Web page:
When a member of an Active Directory domain is unable to connect to a shared folder on the network, there are a number of possible causes. This article discusses the most common ones and provides information that should help to resolve the issue.
The first step in addressing the issue should be to determine its extent. If only one machine or user account is unable to access a share, there is more likely to be a problem with that specific machine or user account rather than the server hosting the share.
It is also important to determine, as accurately as possible, when the issue began and whether any changes were made around that time. An issue that appears immediately after configuration changes are made is likely a result of those changes, but one that appears "out of the blue" may be caused by a malfunction of some sort.
Below are some common causes of share-access issues and suggestions for resolving them. For brevity, file server refers to the server on which the share is hosted, and client refers to the machine attempting to access the share.
If the issue affects many or all machines in the domain, verify that the network adapters on the file server have up-to-date drivers and firmware. New driver and firmware versions are often released to correct issues in previous versions, and these releases sometimes happen frequently.
Occasionally, a new driver or firmware release will cause an unexpected issue that wasn't present in a previous version. If the file server's drivers and firmware are already up to date, reverting to a previous version may resolve the issue.
Be aware that network adapter driver and firmware changes shouldn't typically be performed on a production server during business hours, as they will cause the server to be offline for a short time.
If a single machine has trouble accessing a share, the DNS settings on that client may be incorrect. A simple way to test DNS is to attempt to access a share using the file server's IP address rather than its name (for example, attempt to connect to \\192.168.1.10\share rather than \\fileserver\share). If you are able to successfully access the share using the server's IP address, DNS is likely to blame for the issue. If DNS is indeed responsible, you will receive an error similar to the following on the client when you attempt to access the share, though it may take a few minutes for the error to appear:
The ipconfig /all command can be used to verify that the client is using the correct servers for DNS:
All domain-joined machines should use only DNS servers that are internal to the domain. Using other DNS servers will result in intermittent name-resolution failures, which in turn can cause problems accessing shared folders.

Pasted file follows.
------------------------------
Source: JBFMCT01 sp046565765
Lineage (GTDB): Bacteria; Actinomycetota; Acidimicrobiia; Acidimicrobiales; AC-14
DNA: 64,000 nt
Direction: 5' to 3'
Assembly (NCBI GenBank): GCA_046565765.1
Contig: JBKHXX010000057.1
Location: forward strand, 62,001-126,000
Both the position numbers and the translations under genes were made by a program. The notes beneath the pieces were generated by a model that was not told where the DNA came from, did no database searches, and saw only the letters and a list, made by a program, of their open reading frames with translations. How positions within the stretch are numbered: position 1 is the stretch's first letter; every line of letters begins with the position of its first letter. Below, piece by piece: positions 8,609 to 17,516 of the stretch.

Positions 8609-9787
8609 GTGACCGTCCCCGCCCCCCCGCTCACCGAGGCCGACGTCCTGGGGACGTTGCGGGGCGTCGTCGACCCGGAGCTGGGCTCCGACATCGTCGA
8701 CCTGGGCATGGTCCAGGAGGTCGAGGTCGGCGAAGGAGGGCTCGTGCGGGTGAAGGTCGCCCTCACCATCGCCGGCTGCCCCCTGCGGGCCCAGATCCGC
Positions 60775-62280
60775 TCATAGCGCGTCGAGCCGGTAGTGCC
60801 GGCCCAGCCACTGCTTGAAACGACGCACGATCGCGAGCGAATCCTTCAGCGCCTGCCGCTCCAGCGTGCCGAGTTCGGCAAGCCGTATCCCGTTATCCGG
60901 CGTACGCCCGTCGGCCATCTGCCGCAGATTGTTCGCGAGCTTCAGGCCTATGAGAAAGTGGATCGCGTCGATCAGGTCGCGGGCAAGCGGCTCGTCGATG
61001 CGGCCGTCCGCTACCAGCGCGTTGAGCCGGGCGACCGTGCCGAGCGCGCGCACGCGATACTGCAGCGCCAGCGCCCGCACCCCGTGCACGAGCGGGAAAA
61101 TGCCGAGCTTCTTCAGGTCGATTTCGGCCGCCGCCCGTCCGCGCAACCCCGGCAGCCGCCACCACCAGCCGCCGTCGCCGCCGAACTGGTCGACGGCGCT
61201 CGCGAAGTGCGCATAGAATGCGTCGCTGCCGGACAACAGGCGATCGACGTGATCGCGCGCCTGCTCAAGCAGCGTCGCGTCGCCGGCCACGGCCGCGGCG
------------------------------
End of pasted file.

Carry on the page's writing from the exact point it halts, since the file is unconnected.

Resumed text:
If multiple machines cannot access shares on a server, it is possible that the file server is not registered correctly in DNS. This may be due to incorrect DNS servers being used by the file server. Run the ipconfig /all command on the server and verify that it is using the correct DNS servers. If they are correct, open the DNS console on at least one of the domain's DNS servers and verify that the file server's registered host record is present and contains the server's correct IP address.
If there is a firewall or intrusion-detection/prevention software (IDS/IPS) running on the file server, it may be blocking attempts to access the share. If this is the case, all machines on the network will typically be blocked from accessing the share unless very specific firewall rules are in place.
The quickest way to verify whether a firewall/IDS/IPS is causing the problem is to disable it temporarily, if company security policies allow this. To disable the Windows Firewall, see How to Properly Turn Off the Windows Firewall in Windows Server 2008 and Above. To disable third-party software, refer to its accompanying documentation. Note that some third-party security software includes filter drivers which are not disabled when the application is disabled. If this situation, uninstalling the software is the only way to disable the filter drivers.
If security policies do not allow the firewall/IDS/IPS to be disabled, check any logs generated by the software. They should list any access attempts that have been blocked.
Disabling or uninstalling the software is not a long-term solution in most cases due to security considerations. Instead, the software will need to be properly configured (the appropriate rules will need to be created, in other words) to allow users to access shares on the server while keeping unwanted traffic out.
It is possible that permissions on the shared folder do not allow the currently logged-in user to access it. There are two sets of permissions that come into play when accessing a shared folder across a network: share permissions and NTFS permissions. These are discussed further in Understanding File and Folder Permissions in Windows. Both of these sets of permissions must allow access in order for a user to be able to read or modify the data in a shared folder.
If permissions are preventing access to a share, you will receive an error similar to the one below when trying to access it:
To test whether permissions are restricting access to a share, log into a different user account (one with administrative-level access, if possible) and try to access the share again. To completely rule out permissions as the cause of the issue, set the share and NTFS permissions to Everyone - Full Control and try to access the share again. This constitutes a security risk, though; the permissions shouldn't be left in this state for longer than it takes to test access.
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Article ID: SLN156704
Last Date Modified: 01/11/2017 04:06 AM